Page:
Swan Lake is one of the most technically and emotionally challenging classical ballets. It is also one of the most popular, adored by children and adults alike. We take a look at what makes it such an enduring and powerful work.  

It’s hard to talk about ballet without mentioning Tchaikovsky—the man is responsible for some of the world’s greatest, most-loved and most-performed ballet works: The Nutcracker, The Sleeping Beauty and, of course, Swan Lake.

The latter has been a massive influence on both subsequent ballet evolution as well as present-day pop culture. 

All you need to know about Swan Lake

 

The origin  


Ludwig II of Bavaria. Image via Herrenchiemsee

There are a few different theories as to how Tchaikovsky came up with the idea for Swan Lake.

Though the libretto is based on a story by the German author Johann Karl August Musäus The Stolen Veil, many of Tchaikovsky’s contemporaries claimed that he was deeply fascinated by the tragic life story of Bavarian King Ludwig II—sometimes called the Swan King—who died under mysterious circumstances by drowning himself in a lake. It is likely that Tchaikovsky chose him as the prototype of Prince Siegfried. 

It is easy to tell that the composer clearly enjoyed working on the music for Swan Lake, as he wrote far more material than would ever be required. As a result, the version most commonly performed today is, in fact, an edited one, created after Tchaikovsky’s death and significantly shorter than the original work. 

 

The story


Image via markronan.com

Prince Siegfried comes across a flock of swans at a lakeside while hunting. As he aims his crossbow at the swans, one of them turns into a beautiful woman, Odette.

She and her companions are victims of a terrible spell cast by the evil sorcerer Von Rothbart. The spell can only be broken if one who has never loved before swears to love Odette forever. Siegfried is instantly enchanted and determines to break the spell that holds her captive.

Yet the evil Von Rothbart devises a terrible plan: he disguises his daughter Odile to look exactly like Odette and brings her to a ball where Prince Siegfried must choose a bride for himself. Fooled, Siegfried declares his love for Odile, and so dooms Odette to suffer under the curse forever. Siegfried and Odette drown themselves and are united in death.

 

The premiere


Bolshoi Theatre in Moscow, where the original premiere took place in 1877. Image via Balletinsider

Considering that Swan Lake is currently the most frequently performed ballet in the world, it's hard to imagine that it was a failure upon its premiere, with near unanimous criticism of different production aspects: the dancers, orchestra, and stage sets. Because of these distractions, the actual brilliant score by Tchaikovsky got largely overlooked amidst the chaos.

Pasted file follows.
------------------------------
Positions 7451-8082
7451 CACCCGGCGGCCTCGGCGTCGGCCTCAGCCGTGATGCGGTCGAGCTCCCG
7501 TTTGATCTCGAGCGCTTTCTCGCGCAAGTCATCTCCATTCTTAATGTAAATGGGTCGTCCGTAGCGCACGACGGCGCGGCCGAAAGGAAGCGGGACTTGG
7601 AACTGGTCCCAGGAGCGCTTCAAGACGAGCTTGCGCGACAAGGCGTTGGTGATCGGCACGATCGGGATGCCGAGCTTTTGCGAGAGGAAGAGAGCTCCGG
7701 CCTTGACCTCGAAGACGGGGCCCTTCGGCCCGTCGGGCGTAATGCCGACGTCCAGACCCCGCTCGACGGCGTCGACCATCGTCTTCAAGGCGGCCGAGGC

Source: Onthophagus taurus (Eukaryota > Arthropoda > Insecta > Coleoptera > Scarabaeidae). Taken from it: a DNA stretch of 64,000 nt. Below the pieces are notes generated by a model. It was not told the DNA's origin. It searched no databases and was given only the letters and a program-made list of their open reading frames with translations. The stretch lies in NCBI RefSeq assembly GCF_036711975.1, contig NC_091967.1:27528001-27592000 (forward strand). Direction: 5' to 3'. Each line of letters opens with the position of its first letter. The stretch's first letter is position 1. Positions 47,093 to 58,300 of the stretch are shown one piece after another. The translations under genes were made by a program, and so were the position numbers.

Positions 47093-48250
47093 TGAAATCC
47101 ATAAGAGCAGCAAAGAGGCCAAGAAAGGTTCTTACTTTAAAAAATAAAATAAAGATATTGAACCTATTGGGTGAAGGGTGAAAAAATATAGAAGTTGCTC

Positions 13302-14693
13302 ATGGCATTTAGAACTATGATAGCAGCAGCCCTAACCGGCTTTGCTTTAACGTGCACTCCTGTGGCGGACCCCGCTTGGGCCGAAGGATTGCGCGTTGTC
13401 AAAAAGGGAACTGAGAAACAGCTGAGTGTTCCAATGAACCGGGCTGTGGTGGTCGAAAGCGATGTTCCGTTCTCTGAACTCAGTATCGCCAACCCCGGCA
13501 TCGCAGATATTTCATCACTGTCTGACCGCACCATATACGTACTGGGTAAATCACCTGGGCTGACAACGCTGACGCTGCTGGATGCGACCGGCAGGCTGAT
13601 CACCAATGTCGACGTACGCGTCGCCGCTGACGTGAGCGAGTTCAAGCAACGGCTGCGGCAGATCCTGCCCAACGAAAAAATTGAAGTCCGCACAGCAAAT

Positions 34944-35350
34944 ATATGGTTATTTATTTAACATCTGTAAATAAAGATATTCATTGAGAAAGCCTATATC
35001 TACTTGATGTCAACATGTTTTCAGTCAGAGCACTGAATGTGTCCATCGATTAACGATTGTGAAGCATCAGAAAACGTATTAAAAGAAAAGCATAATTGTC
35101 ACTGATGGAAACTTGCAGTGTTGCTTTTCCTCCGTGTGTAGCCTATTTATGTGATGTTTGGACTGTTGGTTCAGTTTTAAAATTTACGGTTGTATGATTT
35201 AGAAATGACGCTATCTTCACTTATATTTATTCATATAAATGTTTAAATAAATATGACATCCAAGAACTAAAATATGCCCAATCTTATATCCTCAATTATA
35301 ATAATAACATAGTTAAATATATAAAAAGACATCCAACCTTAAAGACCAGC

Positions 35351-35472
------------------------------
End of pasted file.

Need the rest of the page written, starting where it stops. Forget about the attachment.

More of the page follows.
Although a few critics did recognise the virtues of the masterful score, it was considered far too complex for ballet, too “noisy” and too “symphonic”, resembling the grand, weighty music of Richard Wagner. Even the initial ballet dancers deemed the music too difficult to dance to as its density clashed with the fluid and graceful balletic movements.

 

Four key moments

1. Waltz in Act I

The instantly recognisable waltz when Prince Siegfried celebrates his birthday with his tutor, friends, and peasants.

 

2. Dance of the Cygnets in Act II

The light-hearted Dance of the Cygnets, also known as Dance of the Little Swans, which involves 16 pas de chat performed by four dancers moving sideways in exact unison with their arms interlaced. 

 

3. The Black Swan Pas de deux in Act III

 The brilliantly dramatic moment in which the heroic prince is tricked into forsaking his love.

 

4. The Dying Swan

This solo was choreographed by Mikhail Fokine for Camille Saint-Saëns' Le Carnaval des animaux and influenced modern interpretations of Odette in Swan Lake. Demonstrated below by the legendary Anna Pavlova. 

 

The legacy

Swan Lake is currently seen as one of Tchaikovsky’s most valuable works, which surged him into the realm of the most important ballet composers.

Its influence on later ballet composers as well as modern-day pop culture is undeniable: from spoofs in Funny Girl and Dexter’s Laboratory, through new rose breeds named in honour of the ballet, to Rudolf Nureyev performing "Swine Lake" with a giant ballerina pig in The Muppet ShowSwan Lake has been omnipresent since its conception and is still going strong. 

It was also the inspiration for the 2010 thriller Black Swan (above) starring Natalie Portman; and the music itself has been used in numerous iconic films, including Dracula (1931), The Mummy (1932) and Phantom of the Opera (1925).

 

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Feature image via roh.org.uk 

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